The ACLU of Ohio has filed a lawsuit over a newly-signed state law that bans abortion at the point a Down Syndrome diagnosis is made. This legal challenge might mean the law could be put on hold.
Emily Chestnut of Cincinnati has a six-year-old daughter, Nora, who has Down syndrome. Sitting before reporters with Nora in her lap, Chestnut explains why she thinks the abortion ban shouldn’t be allowed to take effect.
“When they signed this bill, Gov. Kasich and state legislators used my child as a political tool to promote their own agenda,” Chestnut says. “They don’t care about Nora. If they did, they would be using their valuable time to ensure every child born with Down syndrome has what they need to live a healthy full life.”
Chestnut says Down syndrome children usually require health care services and long-term therapies that are generally not supported by lawmakers who passed this new law. And Chestnut also says she supports the ACLU’s lawsuit.
The ACLU filed its lawsuit on Thursday against the state Health Department, state medical board and county prosecutors on behalf of Planned Parenthood and several individual abortion providers. It wants a U.S. District Court to stop the new law, which was signed by Kasich at the end of last year, from going into effect next month.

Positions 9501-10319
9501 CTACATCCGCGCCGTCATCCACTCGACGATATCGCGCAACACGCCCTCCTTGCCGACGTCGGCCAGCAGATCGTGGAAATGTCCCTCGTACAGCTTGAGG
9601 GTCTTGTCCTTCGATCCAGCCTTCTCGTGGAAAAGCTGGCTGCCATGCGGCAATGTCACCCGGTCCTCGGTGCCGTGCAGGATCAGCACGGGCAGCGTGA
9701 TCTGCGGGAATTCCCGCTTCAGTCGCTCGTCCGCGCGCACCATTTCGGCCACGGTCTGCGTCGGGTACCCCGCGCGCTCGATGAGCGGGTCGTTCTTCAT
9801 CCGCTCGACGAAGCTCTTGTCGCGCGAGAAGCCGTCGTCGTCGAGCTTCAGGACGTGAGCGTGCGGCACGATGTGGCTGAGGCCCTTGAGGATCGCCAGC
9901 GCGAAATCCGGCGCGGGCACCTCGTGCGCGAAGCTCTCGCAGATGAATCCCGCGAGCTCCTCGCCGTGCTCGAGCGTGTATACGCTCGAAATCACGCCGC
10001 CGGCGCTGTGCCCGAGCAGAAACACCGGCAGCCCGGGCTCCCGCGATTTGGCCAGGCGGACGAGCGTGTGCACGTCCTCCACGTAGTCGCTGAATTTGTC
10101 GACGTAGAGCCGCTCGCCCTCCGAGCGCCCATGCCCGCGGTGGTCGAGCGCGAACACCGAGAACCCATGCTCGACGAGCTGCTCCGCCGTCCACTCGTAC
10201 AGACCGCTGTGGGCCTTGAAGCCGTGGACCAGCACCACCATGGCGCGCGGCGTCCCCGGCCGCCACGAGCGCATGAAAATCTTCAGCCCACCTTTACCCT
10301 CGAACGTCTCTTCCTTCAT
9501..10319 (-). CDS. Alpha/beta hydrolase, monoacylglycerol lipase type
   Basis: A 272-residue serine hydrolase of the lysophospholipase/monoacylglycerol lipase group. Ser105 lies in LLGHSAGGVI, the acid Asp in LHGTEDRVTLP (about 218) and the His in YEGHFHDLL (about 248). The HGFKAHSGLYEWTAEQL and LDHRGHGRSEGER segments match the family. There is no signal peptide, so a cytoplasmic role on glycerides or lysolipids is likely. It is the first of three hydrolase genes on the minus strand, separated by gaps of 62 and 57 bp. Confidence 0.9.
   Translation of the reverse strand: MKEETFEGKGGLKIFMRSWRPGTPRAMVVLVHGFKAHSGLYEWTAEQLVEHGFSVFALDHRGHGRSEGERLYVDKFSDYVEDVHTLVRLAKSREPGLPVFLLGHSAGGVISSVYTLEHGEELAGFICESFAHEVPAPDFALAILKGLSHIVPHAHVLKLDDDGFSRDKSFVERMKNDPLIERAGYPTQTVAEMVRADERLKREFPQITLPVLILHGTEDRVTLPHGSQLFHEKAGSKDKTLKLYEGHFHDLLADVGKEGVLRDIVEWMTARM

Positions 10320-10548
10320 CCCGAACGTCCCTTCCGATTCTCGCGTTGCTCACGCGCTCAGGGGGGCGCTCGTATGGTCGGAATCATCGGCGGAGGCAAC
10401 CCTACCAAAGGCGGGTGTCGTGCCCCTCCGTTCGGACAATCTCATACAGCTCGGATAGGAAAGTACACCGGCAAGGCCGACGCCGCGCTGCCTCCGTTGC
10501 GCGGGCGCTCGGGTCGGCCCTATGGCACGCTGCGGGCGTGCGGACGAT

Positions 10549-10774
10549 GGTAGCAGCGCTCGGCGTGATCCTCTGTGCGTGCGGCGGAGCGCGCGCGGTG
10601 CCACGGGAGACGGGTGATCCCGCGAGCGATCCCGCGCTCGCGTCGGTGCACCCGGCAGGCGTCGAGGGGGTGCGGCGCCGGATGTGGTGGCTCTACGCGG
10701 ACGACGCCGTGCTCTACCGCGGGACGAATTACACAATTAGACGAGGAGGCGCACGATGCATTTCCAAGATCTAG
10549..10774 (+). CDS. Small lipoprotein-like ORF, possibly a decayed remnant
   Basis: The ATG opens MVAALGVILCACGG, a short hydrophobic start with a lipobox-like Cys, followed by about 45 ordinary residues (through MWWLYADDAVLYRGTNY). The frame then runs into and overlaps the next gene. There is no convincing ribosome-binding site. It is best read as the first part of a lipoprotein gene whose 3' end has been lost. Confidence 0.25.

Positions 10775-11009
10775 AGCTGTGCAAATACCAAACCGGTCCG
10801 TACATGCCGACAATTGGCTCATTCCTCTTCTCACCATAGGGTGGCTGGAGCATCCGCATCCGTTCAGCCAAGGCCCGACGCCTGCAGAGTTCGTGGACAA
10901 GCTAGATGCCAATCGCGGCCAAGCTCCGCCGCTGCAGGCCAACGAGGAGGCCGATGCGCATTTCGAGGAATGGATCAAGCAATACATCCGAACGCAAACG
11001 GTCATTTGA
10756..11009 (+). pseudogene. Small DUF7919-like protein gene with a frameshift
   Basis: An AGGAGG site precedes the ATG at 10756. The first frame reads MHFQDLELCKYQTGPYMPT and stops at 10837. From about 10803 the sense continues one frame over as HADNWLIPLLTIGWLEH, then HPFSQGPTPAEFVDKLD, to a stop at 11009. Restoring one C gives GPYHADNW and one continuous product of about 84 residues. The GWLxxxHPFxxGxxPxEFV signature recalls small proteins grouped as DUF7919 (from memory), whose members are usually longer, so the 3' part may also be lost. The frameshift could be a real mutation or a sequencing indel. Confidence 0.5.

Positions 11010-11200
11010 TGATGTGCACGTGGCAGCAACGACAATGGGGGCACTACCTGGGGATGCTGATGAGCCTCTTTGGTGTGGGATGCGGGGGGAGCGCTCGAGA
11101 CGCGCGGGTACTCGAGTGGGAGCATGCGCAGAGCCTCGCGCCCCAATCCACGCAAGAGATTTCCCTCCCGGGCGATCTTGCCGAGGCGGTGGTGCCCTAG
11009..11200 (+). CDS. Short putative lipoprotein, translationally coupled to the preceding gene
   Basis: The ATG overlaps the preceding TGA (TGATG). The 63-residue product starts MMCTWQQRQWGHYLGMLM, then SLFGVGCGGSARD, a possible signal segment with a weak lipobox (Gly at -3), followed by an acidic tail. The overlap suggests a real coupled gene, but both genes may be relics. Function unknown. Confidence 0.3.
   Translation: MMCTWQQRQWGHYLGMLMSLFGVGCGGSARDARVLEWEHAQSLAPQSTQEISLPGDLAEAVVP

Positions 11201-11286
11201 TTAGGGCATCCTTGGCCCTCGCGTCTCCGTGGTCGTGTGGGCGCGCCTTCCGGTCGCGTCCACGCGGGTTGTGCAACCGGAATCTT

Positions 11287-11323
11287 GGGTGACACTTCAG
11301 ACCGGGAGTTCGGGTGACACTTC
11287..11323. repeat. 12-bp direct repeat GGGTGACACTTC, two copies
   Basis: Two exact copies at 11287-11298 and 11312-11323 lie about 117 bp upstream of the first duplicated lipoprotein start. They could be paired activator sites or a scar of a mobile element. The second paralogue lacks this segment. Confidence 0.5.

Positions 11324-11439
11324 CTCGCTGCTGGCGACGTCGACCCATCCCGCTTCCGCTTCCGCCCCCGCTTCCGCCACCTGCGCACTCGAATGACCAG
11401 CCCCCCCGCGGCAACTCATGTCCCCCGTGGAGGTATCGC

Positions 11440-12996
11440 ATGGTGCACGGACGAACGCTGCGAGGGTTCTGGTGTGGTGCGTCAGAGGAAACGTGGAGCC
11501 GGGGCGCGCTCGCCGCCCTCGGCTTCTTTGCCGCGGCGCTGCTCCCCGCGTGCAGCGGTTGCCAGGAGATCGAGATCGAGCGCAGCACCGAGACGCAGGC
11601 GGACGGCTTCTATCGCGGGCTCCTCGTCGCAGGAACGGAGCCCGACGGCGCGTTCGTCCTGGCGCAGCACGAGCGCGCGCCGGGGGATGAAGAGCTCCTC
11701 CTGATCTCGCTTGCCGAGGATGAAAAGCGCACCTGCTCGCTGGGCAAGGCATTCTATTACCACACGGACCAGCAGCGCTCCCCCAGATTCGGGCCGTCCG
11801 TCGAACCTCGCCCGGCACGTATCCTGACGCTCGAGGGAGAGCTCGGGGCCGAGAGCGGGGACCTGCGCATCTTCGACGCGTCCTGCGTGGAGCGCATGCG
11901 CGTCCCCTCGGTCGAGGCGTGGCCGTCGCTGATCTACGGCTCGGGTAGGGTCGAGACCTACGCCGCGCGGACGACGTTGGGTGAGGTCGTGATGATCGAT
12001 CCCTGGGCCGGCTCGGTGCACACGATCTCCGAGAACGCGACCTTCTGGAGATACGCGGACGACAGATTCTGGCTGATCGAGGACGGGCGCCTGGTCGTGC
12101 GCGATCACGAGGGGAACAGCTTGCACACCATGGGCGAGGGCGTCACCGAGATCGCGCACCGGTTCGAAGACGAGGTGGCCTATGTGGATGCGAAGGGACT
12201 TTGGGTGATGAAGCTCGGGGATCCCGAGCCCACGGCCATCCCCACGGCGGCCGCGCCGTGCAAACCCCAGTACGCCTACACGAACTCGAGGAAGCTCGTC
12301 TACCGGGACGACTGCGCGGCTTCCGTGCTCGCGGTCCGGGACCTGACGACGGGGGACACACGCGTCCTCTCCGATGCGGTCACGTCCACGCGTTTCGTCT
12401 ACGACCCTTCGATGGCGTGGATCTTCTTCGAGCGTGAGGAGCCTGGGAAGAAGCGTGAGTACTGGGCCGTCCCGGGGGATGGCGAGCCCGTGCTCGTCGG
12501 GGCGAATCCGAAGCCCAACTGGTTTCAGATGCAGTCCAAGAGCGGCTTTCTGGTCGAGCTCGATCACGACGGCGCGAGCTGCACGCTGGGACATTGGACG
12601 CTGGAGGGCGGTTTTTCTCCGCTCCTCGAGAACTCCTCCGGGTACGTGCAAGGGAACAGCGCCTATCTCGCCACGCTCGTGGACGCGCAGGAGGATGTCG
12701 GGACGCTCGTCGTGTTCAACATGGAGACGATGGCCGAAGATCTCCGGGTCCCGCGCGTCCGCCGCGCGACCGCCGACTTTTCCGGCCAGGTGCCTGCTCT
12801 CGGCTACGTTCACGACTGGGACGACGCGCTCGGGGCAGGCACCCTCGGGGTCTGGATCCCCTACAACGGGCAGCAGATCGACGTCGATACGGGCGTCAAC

The measure makes it a fourth-degree felony for a doctor to terminate a pregnancy based on knowledge of Down syndrome, a genetic abnormality that causes developmental delays and certain medical conditions. The law requires the state medical board to revoke the physician’s license if convicted, but does not penalize the woman seeking the abortion.
“This comes as no surprise,” says Mike Gonidakis of Ohio Right to Life. “Of course, the ACLU serves as the private legal counsel for the abortion industry. You know, the American Civil Liberties group truly focuses on abortion and abortion on demand.”
Gonidakis says this new law is about preventing discrimination for disabilities.
“Look. The law is simple. It protects people with special needs,” Gonidakis says. “It’s more of an anti-discrimination bill than it is an abortion bill, but the ACLU is saying no. The organization for which they stand for now says that doesn’t apply if it’s abortion-related.”
The ACLU’s Freda Levenson says this new law merely masquerades as an anti-discrimination bill.
“The law is not part of a broader legislative package to advance the interests of disability rights community,” Levenson says. “It’s just the most recent piece in a large strategic campaign to restrict and ultimately, eliminate, abortion access in Ohio.”
The ban is set to go into effect on March 22. A similar law in Indiana has been put on hold by courts there.